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I want to do some work when the user first lands on my page (via a link or directly entering the URL). However, if the user goes off somewhere else and comes back to my page via back/forward buttons, I don't want to do the work again.

What's the best way to achieve this?

Note: The work should be done if the user hits the refresh button, forcing a page reload.

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By back/forward do you mean back/forward in browser history? Cuz if so, this is not possible to detect through Javascript. –  Henrik Ammer Sep 7 '12 at 19:08
You could store a some kinda flag in localstorage. Thats all I can think of... –  elclanrs Sep 7 '12 at 19:17
@HenrikAmmer, I have clarified the question. I am hoping there might be some way to achieve this. –  aleemb Sep 7 '12 at 19:18
@elclanrs, I considered setting a nonce cookie but I would need to involve the server to embed the nonce cookie within the page first so the JS knows that nonce has already been set once for this particular instance of the page. This would work because navigating to a page in history would not trigger a fresh server request and allow me to determine if the page has been loaded from browser memory. –  aleemb Sep 7 '12 at 19:20
But if the navigation in history does not trigger a request, how will the cookies exist/notexist differ? Will it not be cached along with everything else? Or does the cookies always get refreshed? –  Henrik Ammer Sep 7 '12 at 19:27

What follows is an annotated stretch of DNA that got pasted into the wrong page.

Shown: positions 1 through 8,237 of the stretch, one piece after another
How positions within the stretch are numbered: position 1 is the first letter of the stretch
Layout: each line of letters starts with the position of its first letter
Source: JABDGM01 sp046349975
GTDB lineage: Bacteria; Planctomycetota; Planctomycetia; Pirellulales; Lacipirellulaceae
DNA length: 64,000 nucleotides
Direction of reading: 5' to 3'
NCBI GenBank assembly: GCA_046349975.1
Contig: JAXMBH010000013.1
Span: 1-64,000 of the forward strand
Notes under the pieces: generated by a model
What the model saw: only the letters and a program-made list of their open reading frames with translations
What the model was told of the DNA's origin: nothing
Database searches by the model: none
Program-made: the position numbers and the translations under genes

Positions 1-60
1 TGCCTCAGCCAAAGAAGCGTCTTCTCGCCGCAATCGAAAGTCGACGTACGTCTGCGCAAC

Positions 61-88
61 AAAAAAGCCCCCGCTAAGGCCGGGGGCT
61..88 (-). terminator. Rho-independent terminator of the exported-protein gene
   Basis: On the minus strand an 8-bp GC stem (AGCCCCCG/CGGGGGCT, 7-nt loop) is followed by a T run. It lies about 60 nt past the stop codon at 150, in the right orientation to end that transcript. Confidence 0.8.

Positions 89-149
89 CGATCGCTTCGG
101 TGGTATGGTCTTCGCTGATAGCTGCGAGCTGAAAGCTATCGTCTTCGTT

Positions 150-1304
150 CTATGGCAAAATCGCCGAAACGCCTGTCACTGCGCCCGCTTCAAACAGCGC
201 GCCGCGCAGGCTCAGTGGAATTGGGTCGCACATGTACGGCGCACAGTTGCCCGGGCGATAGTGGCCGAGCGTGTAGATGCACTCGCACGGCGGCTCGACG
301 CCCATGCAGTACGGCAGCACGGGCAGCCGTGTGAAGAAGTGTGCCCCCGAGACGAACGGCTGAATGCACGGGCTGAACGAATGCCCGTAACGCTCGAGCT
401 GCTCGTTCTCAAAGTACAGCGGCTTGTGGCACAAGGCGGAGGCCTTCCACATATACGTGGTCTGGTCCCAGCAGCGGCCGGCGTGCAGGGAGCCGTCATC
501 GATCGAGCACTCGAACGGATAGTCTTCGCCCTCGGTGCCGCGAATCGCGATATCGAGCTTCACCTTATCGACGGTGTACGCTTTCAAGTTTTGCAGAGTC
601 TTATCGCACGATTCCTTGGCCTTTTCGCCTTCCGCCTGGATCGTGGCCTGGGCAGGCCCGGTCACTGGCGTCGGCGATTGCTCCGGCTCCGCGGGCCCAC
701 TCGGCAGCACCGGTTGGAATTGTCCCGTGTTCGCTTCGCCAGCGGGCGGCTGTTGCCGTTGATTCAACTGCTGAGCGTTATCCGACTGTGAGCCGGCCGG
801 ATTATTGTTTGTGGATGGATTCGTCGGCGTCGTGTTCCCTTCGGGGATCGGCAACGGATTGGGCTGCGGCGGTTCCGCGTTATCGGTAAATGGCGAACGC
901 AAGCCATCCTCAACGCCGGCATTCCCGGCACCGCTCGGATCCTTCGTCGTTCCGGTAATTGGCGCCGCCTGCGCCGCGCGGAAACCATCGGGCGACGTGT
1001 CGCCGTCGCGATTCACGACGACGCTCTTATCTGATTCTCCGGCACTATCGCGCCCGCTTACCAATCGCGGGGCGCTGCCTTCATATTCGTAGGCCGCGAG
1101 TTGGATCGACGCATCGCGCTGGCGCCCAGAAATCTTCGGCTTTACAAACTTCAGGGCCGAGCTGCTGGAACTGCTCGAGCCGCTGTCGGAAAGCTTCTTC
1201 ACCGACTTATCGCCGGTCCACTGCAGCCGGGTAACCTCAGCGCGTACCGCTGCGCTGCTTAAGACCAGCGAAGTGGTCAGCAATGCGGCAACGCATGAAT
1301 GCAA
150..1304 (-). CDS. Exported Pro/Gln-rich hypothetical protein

6 Answers 6

up vote 2 down vote accepted
if (performance.navigation.type !== performance.navigation.TYPE_BACK_FORWARD) {
     //No back or forward button.

Combine this with localStorage I suppose.

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this won't work on the destination page, only on the page the user is navigating away from. –  aleemb Sep 8 '12 at 9:25
@aleemb What do you mean? Works fine for me –  Esailija Sep 8 '12 at 10:59
Sorry hadn't noticed this was part of performance library. On testing, it works just fine in Chrome, as is, without having to use local storage. –  aleemb Sep 8 '12 at 15:47

One possible approach is outlined below, albeit, it's not at all elegant.

  1. embed a random nonce key in the server generated page
  2. JS checks if this random nonce exists in cookie?
    1. If it doesn't exist, save it in a cookie and run the script
    2. If it exists, the page was loaded from browser memory and hence not a fresh load.
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Just an idea:

browsers usually remember input-values, so they will be present when you navigate back.

You may use a input(hidden with CSS).

Onload check if the current value of the input does have a special value(this value must be generated on server-side, so it will not refresh when you use back/forward)

<script  type="text/javascript">
      alert('you did use back/forward');
      alert('you did not use back/forward');
<input style="display:none" id="history" data-value="<?php echo time();?>"/> 

When the user uses back/forward, the input-value is equal to the data-value attribute(but not when the user hits F5, because then the data-value-attribute will refresh too).